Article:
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Slaughterhouse Abuse of Downer Cows And Mad Cow Risk Continues

WASHINGTON - The group whose undercover slaughterhouse video prompted the largest beef recall in U.S. history in February alleged on Wednesday that cattle continue to be abused, this time at livestock auctions. The Humane Society of the United States, an animal rights group, said a new investigation discovered dairy cattle being abused in May at a livestock auction in New Mexico. The group said an investigator watched three cows and calves "being mistreated and tormented in order to get them to stand and walk" into an auction ring in Portales. The group said state inspectors "were present at the auctions and apparently saw much of the abuse."

At the group's headquarters, president Wayne Pacelle played for reporters a short video that showed a stockyard worker kicking a cow, another cow struggling to pull itself forward by its front legs and another being dragged by a hind leg with a chain attached to a Bobcat-type tractor.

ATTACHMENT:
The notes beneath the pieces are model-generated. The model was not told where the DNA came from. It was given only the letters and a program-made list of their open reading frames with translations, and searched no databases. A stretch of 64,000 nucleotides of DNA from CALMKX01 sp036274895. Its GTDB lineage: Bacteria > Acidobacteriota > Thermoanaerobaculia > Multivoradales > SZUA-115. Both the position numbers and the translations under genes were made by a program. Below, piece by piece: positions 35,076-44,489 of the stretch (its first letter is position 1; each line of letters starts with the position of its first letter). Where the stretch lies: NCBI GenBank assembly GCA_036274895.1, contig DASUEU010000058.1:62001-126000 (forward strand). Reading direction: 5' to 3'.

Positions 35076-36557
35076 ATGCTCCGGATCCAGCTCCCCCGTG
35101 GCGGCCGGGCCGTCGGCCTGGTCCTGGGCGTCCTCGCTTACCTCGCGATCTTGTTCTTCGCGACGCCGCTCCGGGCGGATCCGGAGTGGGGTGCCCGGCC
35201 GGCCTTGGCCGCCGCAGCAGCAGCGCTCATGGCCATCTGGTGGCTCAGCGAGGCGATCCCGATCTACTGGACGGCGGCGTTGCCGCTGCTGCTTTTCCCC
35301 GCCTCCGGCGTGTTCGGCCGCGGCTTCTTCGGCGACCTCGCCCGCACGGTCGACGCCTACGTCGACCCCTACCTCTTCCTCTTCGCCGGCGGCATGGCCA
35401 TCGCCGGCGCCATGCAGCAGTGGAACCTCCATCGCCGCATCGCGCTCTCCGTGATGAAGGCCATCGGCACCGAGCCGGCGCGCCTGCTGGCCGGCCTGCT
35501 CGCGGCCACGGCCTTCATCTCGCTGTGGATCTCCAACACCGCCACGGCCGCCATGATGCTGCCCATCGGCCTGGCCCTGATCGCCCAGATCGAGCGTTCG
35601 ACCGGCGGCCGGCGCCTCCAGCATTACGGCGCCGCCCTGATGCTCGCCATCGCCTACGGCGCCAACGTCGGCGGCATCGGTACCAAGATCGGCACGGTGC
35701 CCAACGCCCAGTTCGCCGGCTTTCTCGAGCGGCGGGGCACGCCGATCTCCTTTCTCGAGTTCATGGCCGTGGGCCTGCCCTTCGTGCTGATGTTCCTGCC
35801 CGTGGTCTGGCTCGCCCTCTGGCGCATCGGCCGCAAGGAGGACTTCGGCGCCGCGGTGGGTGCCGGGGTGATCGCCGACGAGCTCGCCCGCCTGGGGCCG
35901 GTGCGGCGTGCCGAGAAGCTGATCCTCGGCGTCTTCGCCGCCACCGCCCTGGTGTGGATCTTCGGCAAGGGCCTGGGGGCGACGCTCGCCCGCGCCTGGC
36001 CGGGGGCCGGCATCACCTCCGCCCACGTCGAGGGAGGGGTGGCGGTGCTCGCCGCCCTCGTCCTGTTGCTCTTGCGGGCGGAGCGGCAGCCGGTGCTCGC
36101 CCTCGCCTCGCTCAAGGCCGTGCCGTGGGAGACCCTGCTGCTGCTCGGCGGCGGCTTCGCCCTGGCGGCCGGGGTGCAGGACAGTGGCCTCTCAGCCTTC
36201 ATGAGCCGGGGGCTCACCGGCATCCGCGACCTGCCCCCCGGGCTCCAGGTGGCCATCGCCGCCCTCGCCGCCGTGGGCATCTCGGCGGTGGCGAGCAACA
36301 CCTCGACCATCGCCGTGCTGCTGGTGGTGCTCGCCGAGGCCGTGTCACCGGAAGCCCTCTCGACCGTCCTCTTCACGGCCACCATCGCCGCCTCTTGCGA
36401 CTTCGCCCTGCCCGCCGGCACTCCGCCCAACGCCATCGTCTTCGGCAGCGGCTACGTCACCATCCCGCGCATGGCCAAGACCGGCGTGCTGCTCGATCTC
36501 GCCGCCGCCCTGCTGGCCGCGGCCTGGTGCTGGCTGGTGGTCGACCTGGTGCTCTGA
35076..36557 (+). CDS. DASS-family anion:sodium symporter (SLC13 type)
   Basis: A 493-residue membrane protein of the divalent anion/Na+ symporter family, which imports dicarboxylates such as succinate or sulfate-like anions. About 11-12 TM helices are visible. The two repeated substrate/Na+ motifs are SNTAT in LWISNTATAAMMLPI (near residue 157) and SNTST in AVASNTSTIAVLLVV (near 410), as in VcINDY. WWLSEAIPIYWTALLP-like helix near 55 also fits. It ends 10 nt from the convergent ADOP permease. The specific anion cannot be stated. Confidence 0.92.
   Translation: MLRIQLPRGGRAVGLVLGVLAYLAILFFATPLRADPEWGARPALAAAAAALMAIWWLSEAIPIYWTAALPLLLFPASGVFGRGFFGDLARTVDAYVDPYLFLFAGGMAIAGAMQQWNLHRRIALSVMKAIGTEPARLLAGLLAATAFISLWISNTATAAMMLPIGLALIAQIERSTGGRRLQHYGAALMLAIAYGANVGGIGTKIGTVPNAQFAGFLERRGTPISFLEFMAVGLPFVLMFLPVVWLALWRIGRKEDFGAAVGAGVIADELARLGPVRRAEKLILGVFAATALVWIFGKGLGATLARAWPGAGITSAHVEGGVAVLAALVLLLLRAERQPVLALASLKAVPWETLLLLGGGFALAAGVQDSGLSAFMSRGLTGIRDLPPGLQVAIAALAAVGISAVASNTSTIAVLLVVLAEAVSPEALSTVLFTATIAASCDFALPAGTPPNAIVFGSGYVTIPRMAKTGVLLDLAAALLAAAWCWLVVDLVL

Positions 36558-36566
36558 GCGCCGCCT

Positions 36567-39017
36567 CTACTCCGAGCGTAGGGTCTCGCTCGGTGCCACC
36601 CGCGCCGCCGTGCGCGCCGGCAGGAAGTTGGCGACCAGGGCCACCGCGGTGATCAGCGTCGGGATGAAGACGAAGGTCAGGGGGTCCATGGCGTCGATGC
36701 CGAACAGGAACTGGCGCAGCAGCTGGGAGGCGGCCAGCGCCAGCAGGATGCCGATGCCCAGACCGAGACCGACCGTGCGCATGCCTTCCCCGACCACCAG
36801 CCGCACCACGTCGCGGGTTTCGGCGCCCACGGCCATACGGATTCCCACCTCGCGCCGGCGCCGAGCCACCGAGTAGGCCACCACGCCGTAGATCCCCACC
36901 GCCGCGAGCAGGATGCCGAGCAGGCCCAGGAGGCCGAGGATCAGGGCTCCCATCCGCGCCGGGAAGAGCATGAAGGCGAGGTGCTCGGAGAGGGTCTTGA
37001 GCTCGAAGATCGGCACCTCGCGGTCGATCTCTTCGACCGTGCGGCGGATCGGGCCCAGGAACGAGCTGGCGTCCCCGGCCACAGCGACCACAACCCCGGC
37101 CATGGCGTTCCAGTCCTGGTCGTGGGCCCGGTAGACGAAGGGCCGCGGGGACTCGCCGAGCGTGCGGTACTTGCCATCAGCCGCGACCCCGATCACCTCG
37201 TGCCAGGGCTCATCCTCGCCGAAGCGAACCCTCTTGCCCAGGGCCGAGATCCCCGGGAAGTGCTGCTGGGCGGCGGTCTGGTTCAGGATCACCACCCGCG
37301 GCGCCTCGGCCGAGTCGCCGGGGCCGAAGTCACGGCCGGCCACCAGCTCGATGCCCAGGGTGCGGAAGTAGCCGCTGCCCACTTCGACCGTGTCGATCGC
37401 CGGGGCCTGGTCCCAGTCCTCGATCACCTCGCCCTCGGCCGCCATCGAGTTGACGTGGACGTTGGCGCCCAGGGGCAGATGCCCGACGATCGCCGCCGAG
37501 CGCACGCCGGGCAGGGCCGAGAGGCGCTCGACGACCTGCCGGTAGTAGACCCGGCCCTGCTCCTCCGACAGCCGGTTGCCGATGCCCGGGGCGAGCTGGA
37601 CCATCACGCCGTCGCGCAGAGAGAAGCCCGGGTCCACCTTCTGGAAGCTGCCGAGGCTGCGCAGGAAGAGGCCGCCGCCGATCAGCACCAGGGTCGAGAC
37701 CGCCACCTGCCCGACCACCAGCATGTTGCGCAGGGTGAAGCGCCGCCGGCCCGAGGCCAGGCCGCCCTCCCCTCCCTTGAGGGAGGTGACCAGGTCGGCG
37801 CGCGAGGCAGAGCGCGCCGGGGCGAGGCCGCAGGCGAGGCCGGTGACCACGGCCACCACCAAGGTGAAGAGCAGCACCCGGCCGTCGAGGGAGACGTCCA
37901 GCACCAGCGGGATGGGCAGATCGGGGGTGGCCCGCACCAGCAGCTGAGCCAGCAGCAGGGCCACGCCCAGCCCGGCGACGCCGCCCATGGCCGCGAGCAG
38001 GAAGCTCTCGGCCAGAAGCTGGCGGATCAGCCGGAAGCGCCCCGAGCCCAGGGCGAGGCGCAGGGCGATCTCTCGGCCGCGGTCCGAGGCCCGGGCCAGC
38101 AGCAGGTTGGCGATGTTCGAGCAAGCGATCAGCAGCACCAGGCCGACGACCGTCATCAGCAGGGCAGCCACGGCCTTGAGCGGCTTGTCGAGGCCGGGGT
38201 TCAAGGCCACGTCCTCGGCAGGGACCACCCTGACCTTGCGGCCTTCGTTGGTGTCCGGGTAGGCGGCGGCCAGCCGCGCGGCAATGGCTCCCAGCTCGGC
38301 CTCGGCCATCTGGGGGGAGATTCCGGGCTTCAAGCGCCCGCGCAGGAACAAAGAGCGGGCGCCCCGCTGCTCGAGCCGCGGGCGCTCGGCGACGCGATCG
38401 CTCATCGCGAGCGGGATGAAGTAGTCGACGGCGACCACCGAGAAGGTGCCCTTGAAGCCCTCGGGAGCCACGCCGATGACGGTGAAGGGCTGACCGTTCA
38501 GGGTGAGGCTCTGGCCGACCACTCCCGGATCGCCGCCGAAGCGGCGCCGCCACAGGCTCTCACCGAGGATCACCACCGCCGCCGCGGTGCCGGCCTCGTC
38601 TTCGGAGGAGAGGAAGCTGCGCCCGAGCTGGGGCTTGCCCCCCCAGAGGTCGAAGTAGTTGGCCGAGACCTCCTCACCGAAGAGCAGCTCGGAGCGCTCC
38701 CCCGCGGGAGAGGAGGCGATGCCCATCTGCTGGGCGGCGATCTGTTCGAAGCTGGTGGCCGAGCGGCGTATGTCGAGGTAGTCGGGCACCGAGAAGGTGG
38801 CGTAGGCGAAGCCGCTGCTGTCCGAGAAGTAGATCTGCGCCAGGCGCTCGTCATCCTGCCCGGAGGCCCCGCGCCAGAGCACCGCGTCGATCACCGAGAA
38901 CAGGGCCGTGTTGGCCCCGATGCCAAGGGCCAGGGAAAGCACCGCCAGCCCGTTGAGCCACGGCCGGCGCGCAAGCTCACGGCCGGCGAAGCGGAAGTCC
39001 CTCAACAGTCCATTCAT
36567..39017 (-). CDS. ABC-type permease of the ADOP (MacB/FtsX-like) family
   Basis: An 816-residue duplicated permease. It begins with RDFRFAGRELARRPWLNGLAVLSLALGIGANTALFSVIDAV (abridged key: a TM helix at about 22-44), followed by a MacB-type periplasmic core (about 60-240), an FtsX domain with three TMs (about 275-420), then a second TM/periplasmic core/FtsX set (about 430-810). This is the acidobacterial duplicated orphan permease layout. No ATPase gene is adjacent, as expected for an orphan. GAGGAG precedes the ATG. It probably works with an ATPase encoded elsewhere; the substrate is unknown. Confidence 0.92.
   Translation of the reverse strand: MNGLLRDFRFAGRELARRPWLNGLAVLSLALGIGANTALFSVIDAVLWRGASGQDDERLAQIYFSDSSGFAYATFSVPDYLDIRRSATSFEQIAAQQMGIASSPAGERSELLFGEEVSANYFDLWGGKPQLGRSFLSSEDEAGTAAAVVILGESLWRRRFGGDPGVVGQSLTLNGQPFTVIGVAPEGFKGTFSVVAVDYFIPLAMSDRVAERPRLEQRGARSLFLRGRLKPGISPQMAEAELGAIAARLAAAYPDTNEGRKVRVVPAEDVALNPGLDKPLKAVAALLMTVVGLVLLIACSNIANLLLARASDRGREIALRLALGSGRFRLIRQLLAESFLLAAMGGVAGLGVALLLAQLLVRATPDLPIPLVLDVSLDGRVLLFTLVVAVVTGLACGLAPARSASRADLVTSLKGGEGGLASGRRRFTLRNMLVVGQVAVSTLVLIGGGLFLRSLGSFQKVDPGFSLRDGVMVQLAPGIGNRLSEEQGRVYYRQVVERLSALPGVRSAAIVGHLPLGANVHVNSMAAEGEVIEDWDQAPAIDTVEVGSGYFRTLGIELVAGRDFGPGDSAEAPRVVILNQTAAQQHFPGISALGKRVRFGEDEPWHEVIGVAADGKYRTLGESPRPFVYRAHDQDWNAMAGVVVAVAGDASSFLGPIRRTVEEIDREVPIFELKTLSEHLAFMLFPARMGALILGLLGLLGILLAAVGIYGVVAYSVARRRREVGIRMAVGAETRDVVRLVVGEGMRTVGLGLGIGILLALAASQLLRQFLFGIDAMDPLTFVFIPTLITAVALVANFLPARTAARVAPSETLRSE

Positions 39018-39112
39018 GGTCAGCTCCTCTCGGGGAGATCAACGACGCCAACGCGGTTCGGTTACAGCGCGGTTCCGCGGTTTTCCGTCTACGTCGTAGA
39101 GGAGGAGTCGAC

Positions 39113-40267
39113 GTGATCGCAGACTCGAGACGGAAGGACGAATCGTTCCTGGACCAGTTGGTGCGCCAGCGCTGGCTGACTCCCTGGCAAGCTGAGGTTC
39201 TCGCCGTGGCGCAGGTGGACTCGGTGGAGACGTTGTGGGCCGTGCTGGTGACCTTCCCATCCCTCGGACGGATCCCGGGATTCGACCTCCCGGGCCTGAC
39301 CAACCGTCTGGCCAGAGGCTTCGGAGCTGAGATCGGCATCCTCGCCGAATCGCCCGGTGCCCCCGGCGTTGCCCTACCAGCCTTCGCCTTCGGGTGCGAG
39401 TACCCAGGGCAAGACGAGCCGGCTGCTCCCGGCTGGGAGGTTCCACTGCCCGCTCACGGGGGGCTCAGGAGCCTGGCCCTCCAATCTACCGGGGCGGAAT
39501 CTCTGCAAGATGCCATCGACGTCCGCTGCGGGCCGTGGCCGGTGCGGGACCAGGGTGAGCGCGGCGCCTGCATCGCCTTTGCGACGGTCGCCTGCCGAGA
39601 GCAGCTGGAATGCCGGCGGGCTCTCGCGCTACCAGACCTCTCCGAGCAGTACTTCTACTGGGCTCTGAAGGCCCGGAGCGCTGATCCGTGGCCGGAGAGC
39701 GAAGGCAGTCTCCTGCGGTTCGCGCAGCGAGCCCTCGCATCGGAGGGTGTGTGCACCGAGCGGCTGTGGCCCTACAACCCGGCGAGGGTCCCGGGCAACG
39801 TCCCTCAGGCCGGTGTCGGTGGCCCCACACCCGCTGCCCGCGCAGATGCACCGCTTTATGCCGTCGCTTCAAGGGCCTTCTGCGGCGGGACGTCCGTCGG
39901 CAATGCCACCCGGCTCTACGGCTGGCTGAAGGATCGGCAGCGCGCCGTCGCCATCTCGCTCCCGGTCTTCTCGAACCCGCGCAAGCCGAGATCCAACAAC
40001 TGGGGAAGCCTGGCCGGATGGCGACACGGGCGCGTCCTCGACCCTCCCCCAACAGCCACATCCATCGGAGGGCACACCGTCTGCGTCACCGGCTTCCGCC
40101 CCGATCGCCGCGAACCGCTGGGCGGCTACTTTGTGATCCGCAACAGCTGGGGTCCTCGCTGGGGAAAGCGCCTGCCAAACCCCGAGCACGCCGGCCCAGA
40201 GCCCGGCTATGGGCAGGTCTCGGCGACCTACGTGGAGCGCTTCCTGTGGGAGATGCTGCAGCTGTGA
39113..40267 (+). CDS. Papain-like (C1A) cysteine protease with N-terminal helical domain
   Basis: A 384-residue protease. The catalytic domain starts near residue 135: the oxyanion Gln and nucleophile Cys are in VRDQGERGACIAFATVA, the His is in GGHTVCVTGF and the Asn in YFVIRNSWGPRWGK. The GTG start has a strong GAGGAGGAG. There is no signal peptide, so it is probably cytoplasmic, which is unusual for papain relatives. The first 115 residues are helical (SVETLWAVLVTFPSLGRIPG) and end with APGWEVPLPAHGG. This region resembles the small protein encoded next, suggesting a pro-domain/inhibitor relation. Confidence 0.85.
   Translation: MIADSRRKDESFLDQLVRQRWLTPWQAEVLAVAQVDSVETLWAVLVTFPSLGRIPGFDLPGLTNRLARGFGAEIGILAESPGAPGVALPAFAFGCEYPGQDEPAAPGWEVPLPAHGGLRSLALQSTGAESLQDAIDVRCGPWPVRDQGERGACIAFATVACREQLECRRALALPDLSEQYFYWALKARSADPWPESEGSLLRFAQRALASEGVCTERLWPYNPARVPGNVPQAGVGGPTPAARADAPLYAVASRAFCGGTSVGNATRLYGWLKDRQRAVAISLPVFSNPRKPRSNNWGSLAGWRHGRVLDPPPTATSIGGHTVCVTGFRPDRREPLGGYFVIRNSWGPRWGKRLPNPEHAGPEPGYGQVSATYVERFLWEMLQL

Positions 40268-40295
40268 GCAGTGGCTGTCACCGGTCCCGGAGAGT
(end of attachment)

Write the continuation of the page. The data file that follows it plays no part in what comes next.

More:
A meat industry trade association condemned the handling practices shown in the video, calling them "simply inexplicable."

It was not immediately clear whether the cows in the video were sold at auction or were even the same cows referred to in the investigation.
"We had hoped that this problem would have been taken care of by the regulatory agencies and the private livestock industry," Pacelle said. There's no evidence the downer cows - meaning they are unable to walk - were slaughtered or, if so, whether the meat found its way into the National School Lunch Program, a major buyer of ground beef, he said.

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